KING: Wow!

GUPTA: And they're not going to be able to take care of the patients...

KING: That's bad.

JIE-AE: -- even though that's why they were here -- deployed to do.

KING: Thanks, Sanjay.

Dr. Sanjay Gupta.

He'll be back with us on a big two hour special Monday night.

Mikey Stewart is in Port-au-Prince.

He's country director for Hope for Haiti.

This charity has set up a makeshift mini hospital in the Villa Creole Hotel.

How are they doing, Mikey?

MIKE STEWART, HOPE FOR HAITI: Well, today, we're doing the best we can. We've been lucky enough, we've taken in a couple of more doctors from multiple organizations. The International Medical Corps, we're partnering with right now, which has -- they've been wonderful. They have good logistics and good connections with many doctors that are massing and should be arriving. We had some come today. Some will come tomorrow. Our own organization is coordinating a large plane to come in tomorrow morning, which will bring in a lot of medications that we desperately need. We're a massing a triage clinic in the Villa Creole and trying to move them to a better setting where we'll be able to take care of more of -- more of the serious issues and supply those -- those clinics, because they have doctors without any supplies.

After that, we're focusing on the general hospital downtown, which will be able to serve the most amount of people in the fastest amount of time, as they've been hit very hard not only with their support staff, but also with their doctors, having yesterday the day after four doctors show up and only a handful of nurses and hundreds and hundreds of patients, let alone the hundreds and hundreds of bodies that are now massing outside the morgue and outside the hospital itself.

KING: Thanks, Mikey.

Outstanding work.

When we come back, Edmund Mulet, the U.N. assistant secretary-general for peacekeeping operations, will join us.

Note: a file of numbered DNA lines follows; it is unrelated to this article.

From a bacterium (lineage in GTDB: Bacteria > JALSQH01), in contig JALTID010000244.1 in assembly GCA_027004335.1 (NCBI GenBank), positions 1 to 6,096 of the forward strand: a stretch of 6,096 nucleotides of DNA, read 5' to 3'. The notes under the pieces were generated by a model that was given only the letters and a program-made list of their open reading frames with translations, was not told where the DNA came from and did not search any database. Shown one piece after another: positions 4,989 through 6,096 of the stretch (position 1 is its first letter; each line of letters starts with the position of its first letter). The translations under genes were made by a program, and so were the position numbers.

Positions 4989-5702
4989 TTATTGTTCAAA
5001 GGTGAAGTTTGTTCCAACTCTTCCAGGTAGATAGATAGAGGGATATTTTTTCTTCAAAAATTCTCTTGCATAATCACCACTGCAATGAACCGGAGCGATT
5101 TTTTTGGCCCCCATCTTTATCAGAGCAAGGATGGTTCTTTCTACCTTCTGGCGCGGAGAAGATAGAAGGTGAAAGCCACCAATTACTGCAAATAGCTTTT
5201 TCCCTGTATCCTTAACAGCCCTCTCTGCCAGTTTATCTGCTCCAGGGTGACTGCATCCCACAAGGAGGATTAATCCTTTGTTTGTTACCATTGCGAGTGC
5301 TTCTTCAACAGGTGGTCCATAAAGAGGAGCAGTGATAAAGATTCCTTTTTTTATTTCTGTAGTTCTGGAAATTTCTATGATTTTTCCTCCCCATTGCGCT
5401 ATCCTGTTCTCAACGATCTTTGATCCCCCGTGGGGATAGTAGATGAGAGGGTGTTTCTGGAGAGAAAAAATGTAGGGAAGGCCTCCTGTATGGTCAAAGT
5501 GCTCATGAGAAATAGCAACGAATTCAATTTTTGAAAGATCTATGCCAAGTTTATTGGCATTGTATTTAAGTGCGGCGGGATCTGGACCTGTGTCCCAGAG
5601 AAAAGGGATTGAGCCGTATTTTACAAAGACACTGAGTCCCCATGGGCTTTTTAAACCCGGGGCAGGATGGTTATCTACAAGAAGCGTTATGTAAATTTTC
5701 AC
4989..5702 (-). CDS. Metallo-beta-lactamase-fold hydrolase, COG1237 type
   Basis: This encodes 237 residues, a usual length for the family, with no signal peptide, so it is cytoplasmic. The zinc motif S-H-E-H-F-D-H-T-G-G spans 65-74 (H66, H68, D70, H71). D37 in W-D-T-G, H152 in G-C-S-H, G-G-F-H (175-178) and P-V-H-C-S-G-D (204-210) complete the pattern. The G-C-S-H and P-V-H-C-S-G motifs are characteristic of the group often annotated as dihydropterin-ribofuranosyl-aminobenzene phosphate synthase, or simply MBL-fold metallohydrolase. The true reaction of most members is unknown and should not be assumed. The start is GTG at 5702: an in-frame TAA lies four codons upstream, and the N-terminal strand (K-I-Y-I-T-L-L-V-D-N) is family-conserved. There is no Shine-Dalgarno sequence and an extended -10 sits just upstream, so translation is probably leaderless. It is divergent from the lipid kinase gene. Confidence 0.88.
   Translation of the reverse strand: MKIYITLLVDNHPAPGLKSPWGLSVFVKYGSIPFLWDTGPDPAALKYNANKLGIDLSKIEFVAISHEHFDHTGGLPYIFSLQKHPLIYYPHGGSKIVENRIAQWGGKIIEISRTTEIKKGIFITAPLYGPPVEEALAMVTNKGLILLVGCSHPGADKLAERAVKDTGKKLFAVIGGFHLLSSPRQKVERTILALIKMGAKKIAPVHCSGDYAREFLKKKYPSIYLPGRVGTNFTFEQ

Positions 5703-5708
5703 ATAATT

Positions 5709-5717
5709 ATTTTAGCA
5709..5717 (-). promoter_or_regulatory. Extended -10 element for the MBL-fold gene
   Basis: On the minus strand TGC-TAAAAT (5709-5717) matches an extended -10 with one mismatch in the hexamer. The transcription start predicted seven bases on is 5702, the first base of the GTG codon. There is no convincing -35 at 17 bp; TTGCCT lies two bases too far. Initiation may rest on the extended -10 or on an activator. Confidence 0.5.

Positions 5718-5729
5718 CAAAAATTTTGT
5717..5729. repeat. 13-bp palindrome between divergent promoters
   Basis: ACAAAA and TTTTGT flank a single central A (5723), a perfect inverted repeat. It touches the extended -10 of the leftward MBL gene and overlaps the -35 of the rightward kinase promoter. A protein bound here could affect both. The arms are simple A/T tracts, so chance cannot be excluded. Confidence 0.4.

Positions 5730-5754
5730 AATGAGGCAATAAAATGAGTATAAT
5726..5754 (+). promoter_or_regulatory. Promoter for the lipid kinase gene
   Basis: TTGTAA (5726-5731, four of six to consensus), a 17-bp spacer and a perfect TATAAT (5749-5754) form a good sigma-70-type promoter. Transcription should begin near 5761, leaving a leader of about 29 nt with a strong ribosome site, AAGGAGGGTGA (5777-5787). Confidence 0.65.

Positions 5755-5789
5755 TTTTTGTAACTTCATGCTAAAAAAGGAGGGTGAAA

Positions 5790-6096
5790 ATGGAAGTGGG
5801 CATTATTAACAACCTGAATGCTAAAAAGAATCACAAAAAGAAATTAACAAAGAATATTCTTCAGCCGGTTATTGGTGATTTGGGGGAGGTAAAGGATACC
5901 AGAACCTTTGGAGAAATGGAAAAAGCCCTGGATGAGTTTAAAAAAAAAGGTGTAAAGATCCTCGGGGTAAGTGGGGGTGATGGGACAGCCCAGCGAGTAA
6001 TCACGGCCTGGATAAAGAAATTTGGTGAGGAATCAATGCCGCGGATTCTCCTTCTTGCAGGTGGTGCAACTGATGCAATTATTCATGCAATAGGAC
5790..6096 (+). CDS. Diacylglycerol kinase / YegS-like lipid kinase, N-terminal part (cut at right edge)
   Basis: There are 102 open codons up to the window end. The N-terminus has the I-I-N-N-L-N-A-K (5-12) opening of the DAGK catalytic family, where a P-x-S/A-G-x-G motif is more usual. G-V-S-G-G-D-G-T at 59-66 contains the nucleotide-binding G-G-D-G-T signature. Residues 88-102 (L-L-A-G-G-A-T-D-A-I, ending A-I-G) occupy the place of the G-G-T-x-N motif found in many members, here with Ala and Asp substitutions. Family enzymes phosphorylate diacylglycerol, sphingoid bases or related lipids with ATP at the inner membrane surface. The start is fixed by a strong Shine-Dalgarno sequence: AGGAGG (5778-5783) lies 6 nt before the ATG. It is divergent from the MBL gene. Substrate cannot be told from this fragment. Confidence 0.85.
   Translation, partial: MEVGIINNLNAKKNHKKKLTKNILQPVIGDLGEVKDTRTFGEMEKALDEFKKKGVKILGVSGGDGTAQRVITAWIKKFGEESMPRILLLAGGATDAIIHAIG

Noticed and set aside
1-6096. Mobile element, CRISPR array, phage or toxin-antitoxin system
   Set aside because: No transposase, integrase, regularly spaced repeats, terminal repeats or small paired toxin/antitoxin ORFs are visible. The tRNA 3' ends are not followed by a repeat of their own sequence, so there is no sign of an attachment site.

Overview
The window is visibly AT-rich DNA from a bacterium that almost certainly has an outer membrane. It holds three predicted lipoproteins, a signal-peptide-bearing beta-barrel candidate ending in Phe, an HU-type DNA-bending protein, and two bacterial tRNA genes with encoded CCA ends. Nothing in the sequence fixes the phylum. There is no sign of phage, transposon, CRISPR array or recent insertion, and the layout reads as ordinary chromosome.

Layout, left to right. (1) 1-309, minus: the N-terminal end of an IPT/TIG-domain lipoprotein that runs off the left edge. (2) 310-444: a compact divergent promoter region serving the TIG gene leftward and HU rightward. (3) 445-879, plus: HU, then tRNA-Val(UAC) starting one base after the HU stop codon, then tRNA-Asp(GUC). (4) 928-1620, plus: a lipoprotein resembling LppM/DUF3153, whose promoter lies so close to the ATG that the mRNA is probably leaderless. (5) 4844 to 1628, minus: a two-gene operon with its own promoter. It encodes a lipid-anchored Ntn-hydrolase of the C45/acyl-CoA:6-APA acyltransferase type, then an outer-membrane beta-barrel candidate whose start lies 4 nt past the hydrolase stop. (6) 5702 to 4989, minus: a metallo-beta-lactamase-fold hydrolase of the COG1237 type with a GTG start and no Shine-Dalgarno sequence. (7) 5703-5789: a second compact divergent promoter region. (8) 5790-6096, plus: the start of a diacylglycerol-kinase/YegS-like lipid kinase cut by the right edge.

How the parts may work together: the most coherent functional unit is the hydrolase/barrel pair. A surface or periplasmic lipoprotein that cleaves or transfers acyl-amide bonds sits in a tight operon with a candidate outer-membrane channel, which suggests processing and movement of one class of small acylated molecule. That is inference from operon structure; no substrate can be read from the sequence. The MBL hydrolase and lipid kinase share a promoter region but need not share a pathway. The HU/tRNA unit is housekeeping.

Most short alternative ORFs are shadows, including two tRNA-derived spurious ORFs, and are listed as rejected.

We're also going to meet the wonderful actor, Jimmy Jean Louis, the Haitian-born actor. He's here with us in Los Angeles. His family is in Haiti and he's heading there later tonight.

For up to the minute information about the disaster in Haiti, go to or go to You can follow CNN reporters on the ground around the clock, link to their Twitter accounts.

Next, about the anguish of Haitians watching from afar.

Don't go away.


KING: We have a two hour LARRY KING LIVE special event for Monday night, "Haiti: How You Can Help." Some very big names will be here to help us raise money for some of the neediest people in the world, who are suffering in a most horrific way.

We hope you'll join Mick Jagger and Seal, Colin Powell, Ringo Starr, John Mayer, Ryan Seacrest, Tai Leone and many more, Monday night, 8:00 to 10:00, 5:00 to 7:00 Pacific.

Joining us from Jackson Memorial Hospital in Miami is John Scarborough.

He survived the earthquake, pulled from the rubble at Port-au-Prince's Hotel Montana the night the quake occurred.

Where were you and what happened, John?

JOHN SCARBORO, EARTHQUAKE SURVIVOR: Well, I was in the Hotel Montana. And about five minutes to 5:00, I guess, when almost everything started moving. And within about five seconds, I was on the floor -- I was on the fifth floor. I was laying on the floor and the concrete and steel on top of me.

I, to go on a little further, I pulled myself out. I looked up and there was a little -- just a light up at the top. And I started clawing and clawing. And after about 30 minutes, I got up on top.

KING: What were you doing in Haiti?

SCARBORO: It was a business venture. I had three of my other friends. I had my brother-in-law -- my -- my son-in-law, excuse me. I'm sorry. I'm a little bit nervous.

My son-in-law, a guy from New York, Joe Guercia, and Jim Birch out of California. And what we were going to do was working with the government on putting together some basketball courts that we were going to put all over the country. And that was going to be for -- for the kids.

KING: Are those guys all right?

SCARBORO: No, all three of those are missing. My son-in-law is missing. And we're desperately trying to find them. Joe Guercia is missing. We heard a little news today that -- that he might be in a daze, but we don't know that yet.